WASHINGTON, D.C.—The week of May 7, the Forest Service partnered with the University of Montana to conduct the Sustainable Watershed Management Workshop in San Salvador, El Salvador, for 24 protected area managers from 12 countries in Central and South America. The workshop was organized by the International Programs office.
Carol Howe, resource information specialist on the Grand Mesa, Uncompahgre, and Gunnison National Forests, and Shauna Jensen, hydrologist on the San Juan National Forest, joined Professor Keith Bosak from the University of Montana to deliver the workshop. The workshop trained participants in three tools: the Watershed Condition Framework, the Watershed Vulnerability Assessment, and Socio-Ecological Systems. Through training in WCF and WVA, two tools developed by the Forest Service, participants gained skills in evaluating watershed health and vulnerability in order to design, implement and monitor effective management and restoration activities. This was combined with training in SES, a tool that emphasizes the integration of ecological and social systems, encouraging land managers to consider interactions and interdependencies between humans, ecosystems and wildlife when designing management actions.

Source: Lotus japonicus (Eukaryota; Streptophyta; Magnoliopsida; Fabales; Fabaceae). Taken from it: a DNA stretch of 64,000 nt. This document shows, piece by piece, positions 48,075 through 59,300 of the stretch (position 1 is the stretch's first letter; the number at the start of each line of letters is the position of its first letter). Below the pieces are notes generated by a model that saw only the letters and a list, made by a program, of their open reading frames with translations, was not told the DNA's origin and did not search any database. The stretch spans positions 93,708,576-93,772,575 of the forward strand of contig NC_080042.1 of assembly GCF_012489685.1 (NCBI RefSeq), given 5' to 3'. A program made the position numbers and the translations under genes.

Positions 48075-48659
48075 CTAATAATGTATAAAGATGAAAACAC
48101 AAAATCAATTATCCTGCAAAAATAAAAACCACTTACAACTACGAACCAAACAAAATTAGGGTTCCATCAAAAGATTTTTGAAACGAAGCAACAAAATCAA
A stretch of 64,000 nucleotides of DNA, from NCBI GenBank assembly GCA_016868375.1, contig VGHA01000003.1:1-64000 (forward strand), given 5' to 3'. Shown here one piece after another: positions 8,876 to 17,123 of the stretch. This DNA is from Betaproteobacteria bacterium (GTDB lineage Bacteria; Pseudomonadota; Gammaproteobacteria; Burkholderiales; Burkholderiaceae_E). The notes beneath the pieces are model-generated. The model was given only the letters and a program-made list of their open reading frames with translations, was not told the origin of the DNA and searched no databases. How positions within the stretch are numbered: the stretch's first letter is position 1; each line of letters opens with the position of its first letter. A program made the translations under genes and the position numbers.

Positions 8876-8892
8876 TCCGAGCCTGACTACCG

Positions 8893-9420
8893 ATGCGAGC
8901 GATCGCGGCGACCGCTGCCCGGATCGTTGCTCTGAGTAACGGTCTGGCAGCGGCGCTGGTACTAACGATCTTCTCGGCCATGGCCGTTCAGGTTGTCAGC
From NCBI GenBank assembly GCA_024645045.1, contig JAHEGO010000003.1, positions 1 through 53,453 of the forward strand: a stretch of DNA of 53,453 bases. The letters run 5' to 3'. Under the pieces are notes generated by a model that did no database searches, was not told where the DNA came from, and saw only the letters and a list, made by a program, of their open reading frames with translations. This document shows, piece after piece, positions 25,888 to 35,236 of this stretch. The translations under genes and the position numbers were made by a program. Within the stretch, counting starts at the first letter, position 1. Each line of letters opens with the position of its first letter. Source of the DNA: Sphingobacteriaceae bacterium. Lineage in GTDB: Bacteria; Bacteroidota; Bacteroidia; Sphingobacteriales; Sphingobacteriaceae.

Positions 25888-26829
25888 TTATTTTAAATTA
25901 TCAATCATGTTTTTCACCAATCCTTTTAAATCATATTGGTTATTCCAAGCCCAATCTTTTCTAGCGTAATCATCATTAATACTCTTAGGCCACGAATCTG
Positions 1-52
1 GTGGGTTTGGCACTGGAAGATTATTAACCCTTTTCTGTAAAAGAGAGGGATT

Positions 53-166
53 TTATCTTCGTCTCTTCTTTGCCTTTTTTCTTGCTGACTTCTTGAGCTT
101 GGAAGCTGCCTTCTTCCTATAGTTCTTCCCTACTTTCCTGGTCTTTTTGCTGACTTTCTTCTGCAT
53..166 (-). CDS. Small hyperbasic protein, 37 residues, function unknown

Through formal instruction, discussions, group activities and a field day at the Apaneca-Ilamatepec Biosphere Reserve, participants gained a strong foundation in these tools and how to use them to manage watersheds and increase watershed resilience and adaptation to a changing climate.
Throughout Latin America, freshwater availability in a variety of ecosystems has been drastically affected by land-use pressures and climate change. In El Salvador, as in other countries in the region, decreased water availability has significant social, economic and ecological impacts. Since protected areas store much of the region’s freshwater, protected area managers can play an important role in mitigating the effects of climate change on water resources. Tools for land managers to evaluate, classify, restore and monitor watersheds are crucial to help protect water resources and biodiversity, increase water security and improve livelihoods.